May 26, 2011 / Filmwell
Kenji Koiso has his summer vacation all planned out: he and his friend Sakuma have …
March 24, 2009
This riveting collection of images and voiceovers seems like an abstraction of all the ways America’s addiction to violence and technology relates to nature in its most ambivalently Annie Dillard state. It is easy to say that Deborah Stratman shows that nature really hasn’t been overcome by our freedom to build, and fight, and travel. Nature in its most looming Malick or Robinson Jeffers forms persists at the borders of our artificial civilization created by infrared cameras, patrols, gun shows, and displays of athletic prowess. Beyond lurks reels of dark forests and unrelenting rivers.
And this in itself is a mouthful, or rather a rich eyeful in the case of O’er the Land. But this montaged arrangement of revolutionary war re-enactments, high school football games, malfunctioning jet fighters, and endless rows of RVs eventually ranges past such an easy reading.
All throughout are haunting takes of creaking forests, thundering rivers, and caged birds. These interstices begin to rival the pomposity of marching band percussion, flamethrower demonstrations, and the thunder of rural gun clubs. They lurk within the fabric of the film like so many Herzog narrations of the inherent malevolence of nature. Though he has many similar sequences in his work (e.g. the beginning of Heart of Glass, most of Fata Morgana), O’er the Land almost becomes the obverse of Herzog’s ecological cinema. It chooses to look when Herzog speaks. Its poetic edits undo the more patently coherent way Herzog places characters within the wilderness Stratman simply catalogs.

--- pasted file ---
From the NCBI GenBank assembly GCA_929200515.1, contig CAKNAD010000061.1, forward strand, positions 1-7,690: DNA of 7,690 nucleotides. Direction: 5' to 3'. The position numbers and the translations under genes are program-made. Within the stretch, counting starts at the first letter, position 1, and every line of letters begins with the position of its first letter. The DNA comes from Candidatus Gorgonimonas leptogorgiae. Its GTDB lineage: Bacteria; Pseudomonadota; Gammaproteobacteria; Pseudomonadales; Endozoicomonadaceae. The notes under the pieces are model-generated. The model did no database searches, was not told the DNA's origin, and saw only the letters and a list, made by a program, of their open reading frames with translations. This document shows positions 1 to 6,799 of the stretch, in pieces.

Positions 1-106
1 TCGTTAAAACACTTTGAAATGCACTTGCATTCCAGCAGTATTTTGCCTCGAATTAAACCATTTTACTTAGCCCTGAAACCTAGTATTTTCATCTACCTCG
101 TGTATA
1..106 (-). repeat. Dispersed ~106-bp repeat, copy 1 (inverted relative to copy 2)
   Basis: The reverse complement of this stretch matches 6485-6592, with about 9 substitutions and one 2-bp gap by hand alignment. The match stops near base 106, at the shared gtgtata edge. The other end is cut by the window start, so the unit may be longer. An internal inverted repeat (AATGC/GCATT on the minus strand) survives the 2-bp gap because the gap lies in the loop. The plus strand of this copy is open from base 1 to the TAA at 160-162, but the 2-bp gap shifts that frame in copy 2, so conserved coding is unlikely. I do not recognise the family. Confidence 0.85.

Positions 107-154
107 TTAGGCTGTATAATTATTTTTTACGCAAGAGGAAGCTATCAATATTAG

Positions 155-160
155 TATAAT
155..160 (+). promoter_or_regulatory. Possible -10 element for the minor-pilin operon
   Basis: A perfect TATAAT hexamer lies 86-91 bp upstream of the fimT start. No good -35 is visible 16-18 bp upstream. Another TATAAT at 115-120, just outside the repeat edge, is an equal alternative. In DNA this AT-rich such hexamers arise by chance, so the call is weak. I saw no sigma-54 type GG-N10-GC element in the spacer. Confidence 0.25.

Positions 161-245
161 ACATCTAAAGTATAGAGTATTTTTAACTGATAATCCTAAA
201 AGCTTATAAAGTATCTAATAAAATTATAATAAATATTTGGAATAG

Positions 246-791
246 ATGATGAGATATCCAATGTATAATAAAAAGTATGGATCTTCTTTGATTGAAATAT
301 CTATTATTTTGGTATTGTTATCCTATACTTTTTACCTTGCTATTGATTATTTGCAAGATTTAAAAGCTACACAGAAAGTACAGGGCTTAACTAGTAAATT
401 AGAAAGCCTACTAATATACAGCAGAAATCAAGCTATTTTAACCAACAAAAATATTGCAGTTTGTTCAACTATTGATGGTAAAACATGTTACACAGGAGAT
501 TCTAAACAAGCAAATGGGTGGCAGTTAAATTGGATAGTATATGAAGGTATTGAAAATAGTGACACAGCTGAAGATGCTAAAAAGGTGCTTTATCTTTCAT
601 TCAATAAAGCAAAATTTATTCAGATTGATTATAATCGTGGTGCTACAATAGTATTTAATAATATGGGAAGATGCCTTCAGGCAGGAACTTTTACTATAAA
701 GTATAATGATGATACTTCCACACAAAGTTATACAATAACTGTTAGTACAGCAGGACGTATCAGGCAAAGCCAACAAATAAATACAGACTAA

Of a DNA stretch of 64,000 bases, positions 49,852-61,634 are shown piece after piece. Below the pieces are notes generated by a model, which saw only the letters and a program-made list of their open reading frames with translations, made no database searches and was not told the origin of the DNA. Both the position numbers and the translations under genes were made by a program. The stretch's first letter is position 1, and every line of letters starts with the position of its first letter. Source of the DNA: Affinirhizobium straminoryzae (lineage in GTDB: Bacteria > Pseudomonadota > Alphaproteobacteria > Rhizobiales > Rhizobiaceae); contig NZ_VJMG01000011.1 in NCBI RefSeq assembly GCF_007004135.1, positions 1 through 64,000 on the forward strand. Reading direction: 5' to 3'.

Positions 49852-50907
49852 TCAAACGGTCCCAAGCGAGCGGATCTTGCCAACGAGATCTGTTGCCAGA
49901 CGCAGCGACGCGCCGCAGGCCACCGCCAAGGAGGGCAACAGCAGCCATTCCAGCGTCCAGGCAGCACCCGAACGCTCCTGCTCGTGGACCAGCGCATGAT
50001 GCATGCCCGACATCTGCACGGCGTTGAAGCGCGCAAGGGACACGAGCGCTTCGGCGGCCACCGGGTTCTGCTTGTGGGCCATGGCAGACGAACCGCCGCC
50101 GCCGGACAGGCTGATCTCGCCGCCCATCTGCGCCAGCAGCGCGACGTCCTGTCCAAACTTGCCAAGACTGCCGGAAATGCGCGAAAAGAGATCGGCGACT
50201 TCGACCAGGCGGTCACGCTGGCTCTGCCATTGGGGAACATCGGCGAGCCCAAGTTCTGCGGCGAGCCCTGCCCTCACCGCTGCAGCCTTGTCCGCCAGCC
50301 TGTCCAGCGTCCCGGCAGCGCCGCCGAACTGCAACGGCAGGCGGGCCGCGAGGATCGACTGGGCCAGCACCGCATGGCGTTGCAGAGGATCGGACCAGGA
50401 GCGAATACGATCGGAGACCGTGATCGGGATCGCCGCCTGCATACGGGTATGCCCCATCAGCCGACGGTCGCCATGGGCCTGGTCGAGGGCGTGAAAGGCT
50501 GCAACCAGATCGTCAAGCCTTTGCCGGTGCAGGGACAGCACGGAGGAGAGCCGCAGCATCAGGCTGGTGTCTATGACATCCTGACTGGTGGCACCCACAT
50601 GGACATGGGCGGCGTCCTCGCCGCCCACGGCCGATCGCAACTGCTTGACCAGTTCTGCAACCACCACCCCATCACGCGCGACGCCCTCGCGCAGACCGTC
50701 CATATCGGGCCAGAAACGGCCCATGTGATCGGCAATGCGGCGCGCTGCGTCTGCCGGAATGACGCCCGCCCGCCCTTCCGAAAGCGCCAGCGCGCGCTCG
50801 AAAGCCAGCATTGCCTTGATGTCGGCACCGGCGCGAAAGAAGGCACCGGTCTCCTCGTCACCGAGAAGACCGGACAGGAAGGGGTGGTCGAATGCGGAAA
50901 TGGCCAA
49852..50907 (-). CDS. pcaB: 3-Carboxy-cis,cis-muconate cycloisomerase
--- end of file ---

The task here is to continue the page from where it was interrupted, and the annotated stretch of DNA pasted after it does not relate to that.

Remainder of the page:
And inasmuch as I am a fanboy of Herzog’s lifelong involvement with nature, I appreciate O’er the Land as a film that more immediately engages a similar impulse. Brakhage fans can all remember when Dog Star Man first clicked, and the mythical woodland wanderer Brakhage became embedded in our material experience of the rest of his films. Stratman doesn’t, at least in O’er the Land, make similar kinds of comments on the ontology of film. But she does make intriguing connections in her thematically connected edits about what Milbank refers to as the ontology of violence.
The way she opposes images of man and nature, technology and the hum of natural cycles, is a handy representation of John Milbank’s conjecture that modernism’s addiction to difference, distinction, and ideological systems that oppose one thought or demographic to another manifests itself in the kind of violence we see in the world today. The Revolutionary War re-enactment may be a liturgical form of this history of violence, a sensibility which Stratman sees at so many different layers of American culture. Perhaps high school football games are more fundamentally American than we thought.
In a moment of pure cinema, Lt. Col. William Rankin recounts the time he ejected from a jet at 47,000 feet over Norfolk and landed in a thunderstorm that tossed him around for 45 minutes before he landed in North Carolina. This parable of a man tossed in a storm captured by Stratman’s knack for image and voiceover brings together all these meditations on nature and our history of violence. It also calls to mind a few lines from Jeffer’s poem Hurt Hawks:
The intrepid readiness, the terrible eyes.
The wild God of the world is sometimes merciful to those
That ask mercy, not often to the arrogant.
You do not know him, you communal people, or you have forgotten him;
Intemperate and savage, the hawk remembers him;
Beautiful and wild, the hawks, and men that are dying, remember him.